Wednesday, 18 February 2015

A new show

LIGHTYEAR: one of my favourite ska punk bands.  
The onstage nudity is pretty typical.

Over the past few weeks, Hannah and I have been working on a new show, rehearsing once or twice a week, with help from Camden People’s Theatre’s Starting Blocks scheme.  

The show is about a relationship I had when I was fifteen. It was the first time I’d fallen in love and it was wildly exiting and often euphoric.  But I spent a lot of time struggling with the fact that this girl  (who we’re calling ‘Kate’) was both anorexic and bulimic. 

In lots of respects, it’s been a pleasure to revisit my teenage years because, generally, I was pretty happy.  We’ve been digging out the records I listened to – mainly raucous ska punk – and they still sound great.  We’re trying to use some of it in the show, although it can be hard to keep up with the riotous shouting and thrash drumming! 

I’ve been reading my teenage diary, which is horrific. It seems amazing that I didn’t know at the time how much I sounded like Adrian Mole.  This morning, I found ‘poems’ scrawled in the back pages.  (‘Over-written’ doesn’t really being to cover it.)  What’s remarkable is the sheer intensity of emotion.  Two out of three sentences end in an exclamation mark.  I use the word ‘WOW’ excessively.  The pages are a riot of capital letters and emphatic underlinings, veering in an instant from euphoria to rage to utter banality.  This resonates with my memories of that relationship.  Joy.  Worry.  Fury.  Frustration.  Repentance.  Love.  Joy again.  Often, all before 8.45am, when school started. 

We’re lost in the middle of all that right now, with a ska punk soundtrack of power chords and trumpets in the background.  We are looking for the right form to express that feeling.  That time when, according to my diary, all I did all day was FEEL.  We haven’t found it yet because we’re still lost.  But lost is often the most exhilarating part of the process.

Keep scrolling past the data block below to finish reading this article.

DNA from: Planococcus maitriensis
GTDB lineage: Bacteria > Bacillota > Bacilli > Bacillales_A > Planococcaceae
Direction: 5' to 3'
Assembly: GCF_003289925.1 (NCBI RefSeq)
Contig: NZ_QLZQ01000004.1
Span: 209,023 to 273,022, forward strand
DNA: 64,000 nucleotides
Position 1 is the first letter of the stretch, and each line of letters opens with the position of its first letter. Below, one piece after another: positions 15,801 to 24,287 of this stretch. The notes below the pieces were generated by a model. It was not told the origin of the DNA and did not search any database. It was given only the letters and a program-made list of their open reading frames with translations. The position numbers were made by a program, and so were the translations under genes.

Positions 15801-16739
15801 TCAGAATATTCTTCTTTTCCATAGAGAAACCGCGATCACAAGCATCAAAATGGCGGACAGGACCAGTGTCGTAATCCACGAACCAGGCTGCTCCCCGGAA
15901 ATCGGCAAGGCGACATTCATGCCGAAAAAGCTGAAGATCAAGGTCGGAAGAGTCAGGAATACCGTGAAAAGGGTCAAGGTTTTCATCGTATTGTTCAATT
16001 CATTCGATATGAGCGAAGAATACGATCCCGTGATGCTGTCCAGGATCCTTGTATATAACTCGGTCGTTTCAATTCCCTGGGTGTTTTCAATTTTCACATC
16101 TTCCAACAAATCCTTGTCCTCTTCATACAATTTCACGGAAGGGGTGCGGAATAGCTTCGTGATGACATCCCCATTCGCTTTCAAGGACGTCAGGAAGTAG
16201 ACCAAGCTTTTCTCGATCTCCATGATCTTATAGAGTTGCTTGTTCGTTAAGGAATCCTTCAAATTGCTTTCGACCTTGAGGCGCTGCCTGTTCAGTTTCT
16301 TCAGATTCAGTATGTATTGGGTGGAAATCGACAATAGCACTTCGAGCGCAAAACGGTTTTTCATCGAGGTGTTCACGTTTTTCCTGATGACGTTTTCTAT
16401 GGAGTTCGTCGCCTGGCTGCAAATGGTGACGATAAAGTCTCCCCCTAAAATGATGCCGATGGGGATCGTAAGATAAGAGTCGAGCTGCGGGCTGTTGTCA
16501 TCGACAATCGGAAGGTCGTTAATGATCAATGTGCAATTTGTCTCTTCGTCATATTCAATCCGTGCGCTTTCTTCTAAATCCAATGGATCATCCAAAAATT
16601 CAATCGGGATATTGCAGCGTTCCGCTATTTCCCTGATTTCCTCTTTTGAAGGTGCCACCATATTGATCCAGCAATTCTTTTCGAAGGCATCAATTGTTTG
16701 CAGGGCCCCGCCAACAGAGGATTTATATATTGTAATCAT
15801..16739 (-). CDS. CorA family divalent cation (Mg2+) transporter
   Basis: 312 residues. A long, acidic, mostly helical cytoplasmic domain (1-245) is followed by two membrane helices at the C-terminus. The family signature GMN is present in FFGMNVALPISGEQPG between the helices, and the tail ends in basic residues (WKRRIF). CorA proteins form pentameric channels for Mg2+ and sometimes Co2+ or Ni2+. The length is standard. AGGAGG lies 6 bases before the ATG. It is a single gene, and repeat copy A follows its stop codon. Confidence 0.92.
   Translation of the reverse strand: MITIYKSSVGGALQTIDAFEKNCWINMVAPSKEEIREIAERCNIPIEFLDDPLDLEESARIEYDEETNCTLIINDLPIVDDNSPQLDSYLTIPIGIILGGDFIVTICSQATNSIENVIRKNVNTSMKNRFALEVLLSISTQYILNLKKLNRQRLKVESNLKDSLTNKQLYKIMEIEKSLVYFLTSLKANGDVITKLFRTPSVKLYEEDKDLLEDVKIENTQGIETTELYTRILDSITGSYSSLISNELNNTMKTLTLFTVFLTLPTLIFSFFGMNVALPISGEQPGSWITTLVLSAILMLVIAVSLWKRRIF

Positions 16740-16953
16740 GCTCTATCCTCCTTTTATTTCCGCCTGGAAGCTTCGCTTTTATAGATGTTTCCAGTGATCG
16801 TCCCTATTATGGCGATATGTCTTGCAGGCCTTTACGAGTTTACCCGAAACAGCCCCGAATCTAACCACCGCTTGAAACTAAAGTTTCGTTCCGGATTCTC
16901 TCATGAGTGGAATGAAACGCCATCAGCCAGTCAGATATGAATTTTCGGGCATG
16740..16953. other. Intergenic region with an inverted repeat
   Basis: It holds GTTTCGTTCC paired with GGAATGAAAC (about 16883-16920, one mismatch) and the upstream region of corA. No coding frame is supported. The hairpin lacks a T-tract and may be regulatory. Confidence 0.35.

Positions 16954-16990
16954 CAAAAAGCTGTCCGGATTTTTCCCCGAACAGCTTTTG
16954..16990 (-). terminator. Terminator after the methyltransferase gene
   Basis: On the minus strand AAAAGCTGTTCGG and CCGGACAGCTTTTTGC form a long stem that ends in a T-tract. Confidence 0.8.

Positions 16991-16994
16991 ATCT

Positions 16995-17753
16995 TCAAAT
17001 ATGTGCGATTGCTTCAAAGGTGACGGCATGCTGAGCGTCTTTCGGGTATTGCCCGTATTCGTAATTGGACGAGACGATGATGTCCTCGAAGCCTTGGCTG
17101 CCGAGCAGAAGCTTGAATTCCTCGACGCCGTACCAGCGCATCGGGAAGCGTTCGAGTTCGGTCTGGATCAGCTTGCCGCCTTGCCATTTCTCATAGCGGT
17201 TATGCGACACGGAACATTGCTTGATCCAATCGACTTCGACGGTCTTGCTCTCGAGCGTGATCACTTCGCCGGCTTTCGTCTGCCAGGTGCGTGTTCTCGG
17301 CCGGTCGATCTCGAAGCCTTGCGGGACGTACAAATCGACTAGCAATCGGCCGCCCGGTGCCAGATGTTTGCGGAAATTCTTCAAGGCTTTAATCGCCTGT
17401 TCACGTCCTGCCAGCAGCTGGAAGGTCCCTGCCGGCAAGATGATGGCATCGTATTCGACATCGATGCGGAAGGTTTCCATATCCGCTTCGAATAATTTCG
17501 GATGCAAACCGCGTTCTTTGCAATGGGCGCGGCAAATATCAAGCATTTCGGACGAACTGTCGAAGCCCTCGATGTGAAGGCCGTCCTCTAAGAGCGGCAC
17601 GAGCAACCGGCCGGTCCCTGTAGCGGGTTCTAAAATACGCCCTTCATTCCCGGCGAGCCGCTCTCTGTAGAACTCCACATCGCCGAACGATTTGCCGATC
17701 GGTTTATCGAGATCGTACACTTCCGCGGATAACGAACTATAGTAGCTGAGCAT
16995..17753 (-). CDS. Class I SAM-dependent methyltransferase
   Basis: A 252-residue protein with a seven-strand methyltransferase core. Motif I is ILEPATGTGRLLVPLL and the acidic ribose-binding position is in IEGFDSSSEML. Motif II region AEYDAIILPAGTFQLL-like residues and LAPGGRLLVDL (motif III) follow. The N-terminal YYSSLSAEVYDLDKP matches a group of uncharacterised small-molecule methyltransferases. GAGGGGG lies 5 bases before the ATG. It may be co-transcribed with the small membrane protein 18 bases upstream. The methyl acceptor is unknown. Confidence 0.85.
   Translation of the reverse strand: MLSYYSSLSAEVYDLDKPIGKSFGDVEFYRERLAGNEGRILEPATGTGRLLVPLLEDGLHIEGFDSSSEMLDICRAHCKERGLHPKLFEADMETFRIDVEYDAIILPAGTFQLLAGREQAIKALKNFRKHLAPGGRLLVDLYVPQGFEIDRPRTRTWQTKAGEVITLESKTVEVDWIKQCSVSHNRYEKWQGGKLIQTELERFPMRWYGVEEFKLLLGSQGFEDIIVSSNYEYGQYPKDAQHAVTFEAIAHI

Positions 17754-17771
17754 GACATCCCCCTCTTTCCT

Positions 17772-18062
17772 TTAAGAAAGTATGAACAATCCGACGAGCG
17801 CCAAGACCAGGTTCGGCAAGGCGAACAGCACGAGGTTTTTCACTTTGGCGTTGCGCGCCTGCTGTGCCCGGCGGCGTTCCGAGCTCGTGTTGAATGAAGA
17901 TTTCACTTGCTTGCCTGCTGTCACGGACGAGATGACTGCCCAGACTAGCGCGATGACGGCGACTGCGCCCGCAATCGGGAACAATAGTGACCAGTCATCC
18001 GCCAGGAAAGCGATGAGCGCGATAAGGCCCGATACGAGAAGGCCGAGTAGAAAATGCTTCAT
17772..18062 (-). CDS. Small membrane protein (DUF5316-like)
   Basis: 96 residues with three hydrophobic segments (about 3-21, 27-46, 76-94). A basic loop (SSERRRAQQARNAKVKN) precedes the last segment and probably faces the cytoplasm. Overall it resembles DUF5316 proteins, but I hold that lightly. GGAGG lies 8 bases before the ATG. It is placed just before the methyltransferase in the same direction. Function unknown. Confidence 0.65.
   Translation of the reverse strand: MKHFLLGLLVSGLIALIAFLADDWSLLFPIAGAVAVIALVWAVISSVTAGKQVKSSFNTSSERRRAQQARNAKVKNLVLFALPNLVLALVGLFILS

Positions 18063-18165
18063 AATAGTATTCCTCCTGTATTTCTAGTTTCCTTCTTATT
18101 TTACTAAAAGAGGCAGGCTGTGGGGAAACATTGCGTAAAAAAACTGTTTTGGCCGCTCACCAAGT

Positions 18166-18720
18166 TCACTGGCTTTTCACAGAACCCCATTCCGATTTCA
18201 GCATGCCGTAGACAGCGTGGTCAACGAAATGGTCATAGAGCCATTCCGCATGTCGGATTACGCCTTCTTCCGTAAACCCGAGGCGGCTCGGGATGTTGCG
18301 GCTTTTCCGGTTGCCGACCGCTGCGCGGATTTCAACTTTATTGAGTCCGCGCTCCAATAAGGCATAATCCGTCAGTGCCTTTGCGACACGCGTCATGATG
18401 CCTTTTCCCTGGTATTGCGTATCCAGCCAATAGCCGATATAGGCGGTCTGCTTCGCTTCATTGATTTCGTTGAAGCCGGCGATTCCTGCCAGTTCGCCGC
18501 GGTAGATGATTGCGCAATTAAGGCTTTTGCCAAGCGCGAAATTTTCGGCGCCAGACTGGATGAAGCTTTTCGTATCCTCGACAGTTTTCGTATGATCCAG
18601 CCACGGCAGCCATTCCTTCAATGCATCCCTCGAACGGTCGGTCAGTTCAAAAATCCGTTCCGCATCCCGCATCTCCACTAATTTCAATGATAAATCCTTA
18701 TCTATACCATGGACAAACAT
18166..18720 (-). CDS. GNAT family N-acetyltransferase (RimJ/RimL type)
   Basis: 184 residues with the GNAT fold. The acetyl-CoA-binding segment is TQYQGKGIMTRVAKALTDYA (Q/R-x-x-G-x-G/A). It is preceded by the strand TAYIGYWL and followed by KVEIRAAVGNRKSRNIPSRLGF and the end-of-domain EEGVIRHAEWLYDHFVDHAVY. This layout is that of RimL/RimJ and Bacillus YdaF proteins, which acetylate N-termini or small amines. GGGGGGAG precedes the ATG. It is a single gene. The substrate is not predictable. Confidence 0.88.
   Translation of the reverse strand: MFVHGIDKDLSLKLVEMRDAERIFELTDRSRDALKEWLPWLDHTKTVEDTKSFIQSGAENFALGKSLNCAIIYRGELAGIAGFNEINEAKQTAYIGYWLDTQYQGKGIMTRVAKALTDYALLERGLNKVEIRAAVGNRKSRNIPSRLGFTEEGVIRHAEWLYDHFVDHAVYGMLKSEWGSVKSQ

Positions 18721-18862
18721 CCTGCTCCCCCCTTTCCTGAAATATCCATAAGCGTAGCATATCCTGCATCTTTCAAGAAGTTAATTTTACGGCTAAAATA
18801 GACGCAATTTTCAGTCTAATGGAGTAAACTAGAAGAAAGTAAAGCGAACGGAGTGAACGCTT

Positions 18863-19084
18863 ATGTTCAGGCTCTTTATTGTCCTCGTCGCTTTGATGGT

As tends to be the case with our work, we don’t have a fixed deadline for opening the show.  But we’ll be sharing some of the new material at CPT’s SPRINT Festival, along with the other fantastic Starting Blocks artists, on March 29.  Tickets are available here.


Tuesday, 3 February 2015

February thoughts

Hannah drowning in whiteboards, at The Omnibus this week

Thanks to everyone who came to see So It Goes at The Omnibus in Clapham.  It was great fun to perform the show again and The Omnibus really is a lovely venue to work at.  Do check it out if you haven't already.

So It Goes will be heading on tour in March, with performances all over the UK until June.  Head to our Tour page for all the dates and links to box office.  Tickets for our London run at The Shoreditch Town Hall (8-18 April) have just gone on sale.


We've been busy working on a new show, with help from Camden People's Theatre's Starting Blocks scheme.  The highlight is always our weekly meeting with the other artists taking part, when we discuss how our projects are going and hear about the other artists' processes.  It's both fascinating to hear about the work and uplifting to have made new friends and to gain an insight into other people's work.

We'll be sharing new material at a work-in-progress performance, alongside all the other Starting Blocks artists, on the last day of CPT's SPRINT Festival (March 29).  Tickets are on sale here.  Do check out the rest of the festival programme, as there's loads of good stuff on.


We went to see Islands by Caroline Horton at the weekend, the bouffon show about tax havens which has caused a stir.  Caroline is a really influential theatre-maker for us and we loved Islands.  I ranted a little on Twitter over the weekend about how sad it was that certain critics were too lazy to judge it on its own merits.  (They are allowed to not like it, by the way, but merely dismissing it or implying 'it's not a proper play' is contemptible.)  But three cheers for the bloggers.  This review by Stewart Pringle and this by Andrew Haydon are PROPER pieces of writing which engage properly with the show and, in both cases, put it into some broader context.

Tim Walker wrote recently, in a dull-witted swipe at the online community, "who, honestly, can name an internet critic who has the authority of, say the Guardian's Michael Billington?"  The critical response to Islands seems to demonstrate that mainstream critics are not just the victims of a general move to digital journalism, but of their own self-inflicted irrelevance, ignorance and laziness.

Islands is on until 21 February at The Bush.  I recommend it heartily.